“This government does not have the right to run roughshod over every local government that doesn’t bend to their will,” Locke said. “When Surrey didn’t agree with their costly plans they hastily ordered us to move forward with a very expensive and disorganized transition and when we had challenged their authority to do that, they rushed through legislation at a record pace to cover up the mistakes that they had made.”
Locke noted that prior to the 2022 city election the provincial government “said choosing a police was the city’s decision, so my team and I ran on a platform that was clear – we would stop the police transition and keep the RCMP in Surrey.”
She added that after the election, the provincial government said the City of Surrey “had the option to put forward a plan to keep the RCMP. It is now clear that the province had other plans in mind.”
On Oct. 13, the City of Surrey filed its first petition with the Supreme Court of British Columbia seeking a judicial review of Public Safety Minister Mike Farnworth’s July 19 order to proceed with the SPS, as the mayor continues to stands firm in the majority of council’s intention to stick with the RCMP as Surrey’s police of jurisdiction.
The provincial government has yet to file a response to Surrey’s petition with the court registry and “for reasons that are privileged” cannot provide an estimated date. Respondents served in Canada are typically given 21 days to respond.
“As far as I know there hasn’t been a response filed and I will be meeting with lawyers about that very soon,” Locke told the Now-Leader.
Farnworth on Nov. 16 temporarily suspended the Surrey Police Board – of which Locke was chairwoman – and appointed retired Abbotsford police chief Mike Serr as its replacement administrator.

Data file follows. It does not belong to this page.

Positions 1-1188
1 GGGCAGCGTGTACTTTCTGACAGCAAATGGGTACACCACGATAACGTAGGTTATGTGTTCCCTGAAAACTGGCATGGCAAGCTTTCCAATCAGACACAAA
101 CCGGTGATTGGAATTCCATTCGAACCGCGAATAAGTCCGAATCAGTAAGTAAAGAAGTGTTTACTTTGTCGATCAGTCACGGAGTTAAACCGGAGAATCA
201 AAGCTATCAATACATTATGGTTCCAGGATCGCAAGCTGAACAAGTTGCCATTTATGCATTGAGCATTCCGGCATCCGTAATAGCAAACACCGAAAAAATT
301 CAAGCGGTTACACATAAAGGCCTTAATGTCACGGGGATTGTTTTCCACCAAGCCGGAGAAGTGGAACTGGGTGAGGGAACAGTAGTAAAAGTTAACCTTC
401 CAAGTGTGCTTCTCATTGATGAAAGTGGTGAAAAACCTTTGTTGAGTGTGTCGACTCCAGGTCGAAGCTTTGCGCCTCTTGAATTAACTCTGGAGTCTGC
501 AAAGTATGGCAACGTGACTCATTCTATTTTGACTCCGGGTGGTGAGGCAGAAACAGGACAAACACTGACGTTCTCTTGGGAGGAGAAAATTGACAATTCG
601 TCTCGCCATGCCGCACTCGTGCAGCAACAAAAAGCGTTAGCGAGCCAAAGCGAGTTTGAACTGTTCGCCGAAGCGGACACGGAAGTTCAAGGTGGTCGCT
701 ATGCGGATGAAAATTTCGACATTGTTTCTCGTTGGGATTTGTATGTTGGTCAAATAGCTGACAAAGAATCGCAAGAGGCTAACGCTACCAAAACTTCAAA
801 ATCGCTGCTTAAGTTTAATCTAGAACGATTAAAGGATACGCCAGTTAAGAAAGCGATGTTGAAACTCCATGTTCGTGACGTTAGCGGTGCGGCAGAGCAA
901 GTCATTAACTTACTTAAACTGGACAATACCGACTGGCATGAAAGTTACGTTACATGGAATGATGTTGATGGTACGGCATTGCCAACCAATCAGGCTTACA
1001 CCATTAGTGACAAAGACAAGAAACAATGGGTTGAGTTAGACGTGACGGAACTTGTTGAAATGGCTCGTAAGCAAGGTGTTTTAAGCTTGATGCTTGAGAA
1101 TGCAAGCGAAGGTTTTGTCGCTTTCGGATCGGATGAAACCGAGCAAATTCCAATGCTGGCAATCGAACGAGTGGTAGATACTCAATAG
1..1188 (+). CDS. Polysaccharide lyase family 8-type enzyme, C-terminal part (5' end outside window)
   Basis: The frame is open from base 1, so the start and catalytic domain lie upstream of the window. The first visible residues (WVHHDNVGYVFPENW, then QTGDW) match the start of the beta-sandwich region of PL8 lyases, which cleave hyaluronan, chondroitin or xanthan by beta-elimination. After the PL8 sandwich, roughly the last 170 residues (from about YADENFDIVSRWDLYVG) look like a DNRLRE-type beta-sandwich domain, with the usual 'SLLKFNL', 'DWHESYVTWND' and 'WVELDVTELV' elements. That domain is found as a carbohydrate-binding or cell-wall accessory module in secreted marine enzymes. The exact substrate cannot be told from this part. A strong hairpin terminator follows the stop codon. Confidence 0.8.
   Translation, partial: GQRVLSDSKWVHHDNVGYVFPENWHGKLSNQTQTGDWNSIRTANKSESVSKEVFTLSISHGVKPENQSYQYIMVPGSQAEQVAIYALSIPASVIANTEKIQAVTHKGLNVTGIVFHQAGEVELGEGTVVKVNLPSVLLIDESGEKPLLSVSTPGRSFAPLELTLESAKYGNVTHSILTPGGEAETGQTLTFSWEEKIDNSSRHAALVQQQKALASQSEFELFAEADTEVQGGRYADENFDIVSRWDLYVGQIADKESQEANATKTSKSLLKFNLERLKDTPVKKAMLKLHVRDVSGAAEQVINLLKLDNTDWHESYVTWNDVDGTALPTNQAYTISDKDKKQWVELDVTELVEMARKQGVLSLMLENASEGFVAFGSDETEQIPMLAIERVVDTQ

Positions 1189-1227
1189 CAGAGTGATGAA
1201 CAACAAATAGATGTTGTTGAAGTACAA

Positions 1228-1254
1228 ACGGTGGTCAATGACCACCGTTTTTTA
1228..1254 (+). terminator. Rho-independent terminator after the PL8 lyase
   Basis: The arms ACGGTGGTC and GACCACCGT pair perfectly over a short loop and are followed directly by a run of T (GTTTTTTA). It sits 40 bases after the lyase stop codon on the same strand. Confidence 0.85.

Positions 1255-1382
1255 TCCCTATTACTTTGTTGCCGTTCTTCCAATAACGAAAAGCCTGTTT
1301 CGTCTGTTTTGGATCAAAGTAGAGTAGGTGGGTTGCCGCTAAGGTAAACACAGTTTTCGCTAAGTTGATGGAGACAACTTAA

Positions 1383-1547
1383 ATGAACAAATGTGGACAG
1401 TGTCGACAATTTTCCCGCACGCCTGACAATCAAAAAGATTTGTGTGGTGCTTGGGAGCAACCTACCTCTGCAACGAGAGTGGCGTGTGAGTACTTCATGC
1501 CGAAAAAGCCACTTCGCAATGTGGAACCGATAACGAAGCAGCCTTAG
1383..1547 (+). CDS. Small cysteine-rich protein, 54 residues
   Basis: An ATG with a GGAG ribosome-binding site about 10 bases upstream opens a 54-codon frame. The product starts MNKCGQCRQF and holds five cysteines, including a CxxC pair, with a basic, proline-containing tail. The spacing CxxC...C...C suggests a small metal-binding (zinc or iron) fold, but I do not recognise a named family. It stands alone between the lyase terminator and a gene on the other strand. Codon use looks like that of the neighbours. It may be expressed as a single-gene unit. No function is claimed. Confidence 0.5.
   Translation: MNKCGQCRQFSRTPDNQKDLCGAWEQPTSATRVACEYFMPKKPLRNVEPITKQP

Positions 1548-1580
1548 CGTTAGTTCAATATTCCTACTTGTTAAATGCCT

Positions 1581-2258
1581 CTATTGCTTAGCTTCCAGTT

Locke sees Farnworth’s move to put the “completely dysfunctional” SPB on ice and appoint an administer in its stead as a decision on his part that Surrey doesn’t need civilian oversight.
“The minister has decided that Surrey doesn’t need civilian oversight at the police board and so he suspended the entire police board,” she told the Now-Leader. “I think there’s no question, if anyone looks back at the open part of the police board meetings, this police board was completely dysfunctional. The province knew that, the former director of police services knew that, they have apologized to me for the behaviour of the board.”
Farnworth appointed Serr under Section 8 of the Police Amendment Act, he said, “after careful consideration of the work by the Surrey Police Board, which has been limited due to the lack of progress from the City of Surrey in advancing the police model transition to the SPS.”
Locke said she doesn’t know how much Serr is being paid. “I heard it was $225 an hour.”
She said the city of Surrey still hasn’t seen a plan from the provincial government on how the transition will move ahead.
“We’ve said ‘what is your plan?’ and they somehow think we should provide that plan and I’ve said to them we have a plan, and that’s to keep the RCMP in Surrey, we gave you that plan, but we haven’t seen their plan.”
“Now they have removed civilian oversight and installed another police officer to carry out this expensive, disorganized transition. At best the province misled Surrey taxpayers,” Locke added. “This is not a Surrey Police Service, this is an NDP Police Service that reports to the solicitor general directly. My team and I have been clear – we oppose this transition and will do everything within reason to stop it.
“There is no civilian oversight, so how are we to say this is our police force? Of course this is the NDP police force, it’s the one appointed by the minister.”
According to a City of Surrey press release, “Over the next decade, the province’s police transition is estimated to cost at least $464 million with no additional public safety benefit to the residents of Surrey.”
Farnworth said Serr will submit a budget to Surrey by Nov. 30 and if the city says it’s not happy with the budget, “that goes to the director of police services for them to make a decision, recommendations or changes or what have you. That’s been in existence in the Police Act for a long time and has been used from time to time.”